The issue on surgical mesh risks dates back as early as 2008 when the FDA issued a warning following a considerable number of reports regarding injuries associated with the use of surgical mesh products. These surgical mesh products are used to treat pelvic organ prolapse POP, “a condition that results when the normal supporting structures of the vagina deteriorate.”The loss of support in the structure of the vagina can cause any or all of the following structures to prolapse or drop out from its position: urethra, bladder, bowel, cervix,vaginal vault and uterus. It is also used to treat stress urinary incontinence (SUI), an involuntary leakage of urine during moments of physical activity, such as coughing, sneezing, laughing or exercise.
The FDA stated that it had received more than 1,000 complaints about surgical mesh products in three years ending 2007.The FDA updated the warning and stated that between January 1, 2008 and December 31, 2010 it had received 2,872 additional reports of complications related to surgical mesh products. This led to the issuance of a warning to healthcare providers and patients notifying them that the serious complications related to the use of vaginal mesh products for transvaginal treatment of pelvic organ prolapse reaches new heights. The increasing number of reports also prompted the FDA to look closely into the risks reported and to determine the truth of the matter.
The issue that needs to be resolved by the FDA is that, whether or not surgical mesh products used to treat pelvic organ prolapse, POP and stress urinary incontinence,SUI can do more harm than good. In other words, Does the benefit of such use outweigh the risks it involves?
The US Food and Drug Administration, FDA said in a communication dated July 13, 2011.
“It is not clear that transvaginal POP repair with mesh is more effective than traditional non-mesh repair in all patients with POP and it may expose patients to greater risk.”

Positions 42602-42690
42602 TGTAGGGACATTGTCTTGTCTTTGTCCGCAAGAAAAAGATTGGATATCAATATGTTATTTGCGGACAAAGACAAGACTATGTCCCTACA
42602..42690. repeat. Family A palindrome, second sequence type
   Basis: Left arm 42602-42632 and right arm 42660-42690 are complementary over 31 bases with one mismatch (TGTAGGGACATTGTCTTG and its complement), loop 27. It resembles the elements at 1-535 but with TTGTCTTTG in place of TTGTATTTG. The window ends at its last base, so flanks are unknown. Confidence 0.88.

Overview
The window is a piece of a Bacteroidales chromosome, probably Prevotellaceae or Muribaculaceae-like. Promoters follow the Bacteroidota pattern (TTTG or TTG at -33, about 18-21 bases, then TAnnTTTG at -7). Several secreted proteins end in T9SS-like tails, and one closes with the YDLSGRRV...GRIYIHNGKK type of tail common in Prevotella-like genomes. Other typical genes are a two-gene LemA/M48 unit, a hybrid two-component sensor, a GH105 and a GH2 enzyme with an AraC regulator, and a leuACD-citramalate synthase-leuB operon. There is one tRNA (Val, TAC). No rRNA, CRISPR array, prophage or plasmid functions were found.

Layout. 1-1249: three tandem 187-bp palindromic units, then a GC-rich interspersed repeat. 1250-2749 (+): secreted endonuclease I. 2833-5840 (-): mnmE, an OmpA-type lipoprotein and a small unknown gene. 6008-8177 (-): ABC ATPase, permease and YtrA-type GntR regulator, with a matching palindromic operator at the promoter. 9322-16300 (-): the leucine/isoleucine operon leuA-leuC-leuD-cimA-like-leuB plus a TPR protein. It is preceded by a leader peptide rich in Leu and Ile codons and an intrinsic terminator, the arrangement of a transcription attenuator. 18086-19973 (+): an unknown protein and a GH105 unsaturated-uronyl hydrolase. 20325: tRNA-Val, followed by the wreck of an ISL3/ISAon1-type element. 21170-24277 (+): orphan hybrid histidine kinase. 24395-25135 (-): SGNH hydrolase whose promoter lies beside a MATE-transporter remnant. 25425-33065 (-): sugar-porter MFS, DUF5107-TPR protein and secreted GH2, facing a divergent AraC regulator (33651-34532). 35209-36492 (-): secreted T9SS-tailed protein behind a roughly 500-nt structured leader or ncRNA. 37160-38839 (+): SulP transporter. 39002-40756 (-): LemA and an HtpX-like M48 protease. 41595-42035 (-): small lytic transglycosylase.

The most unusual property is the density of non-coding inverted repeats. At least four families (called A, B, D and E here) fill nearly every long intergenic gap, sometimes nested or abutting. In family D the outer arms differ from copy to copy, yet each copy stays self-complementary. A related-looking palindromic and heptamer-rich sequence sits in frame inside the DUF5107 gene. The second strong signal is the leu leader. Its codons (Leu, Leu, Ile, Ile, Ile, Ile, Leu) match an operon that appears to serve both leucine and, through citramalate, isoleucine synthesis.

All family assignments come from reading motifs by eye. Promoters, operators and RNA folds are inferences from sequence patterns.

Thus, on September 8 and 9, 2011, the Obstetrics-Gynecology Devices Panel of the Medical Device Advisory Committee convened and discussed about the safety and effectiveness of transvaginal surgical mesh used for the treatment of pelvic organ prolapse. The panel discussed among others the risks and benefits of these devices in view of the many reported adverse effects such as vaginal erosion causing pelvic pain and dyspareunia or pain during sexual intercourse. The committee also looked into the data providing information on the clinical health benefits of surgical mesh. The committee was also asked to present input on the pre-market and post-market performance of the product during the deliberation.
In its recent update issued January 4, 2012 the FDA said that the use of transvaginal mesh used to treat Pelvic organ Prolapse, POP or Stress Urinary Incontinence, SUI shall be reclassified from Class II to Class III (General Controls and Pre-market Approvals) which means that the device has been reclassified as high-risk and requires pre-market approval application. The FDA also stressed that it will continue to assess the safety and effectiveness of surgical mesh devices through further studies. The FDA pursuant to these findings issued an order on January 3, 2012 requiring makers of implantable surgical mesh device used to treat Stress Urinary Incontinence in women to conduct an in depth study on the possible risks involved. It is a result of a recommendation made in September 2011 by an FDA Advisory panel finding these manufacturers of surgical mesh products requiring the need for further studies.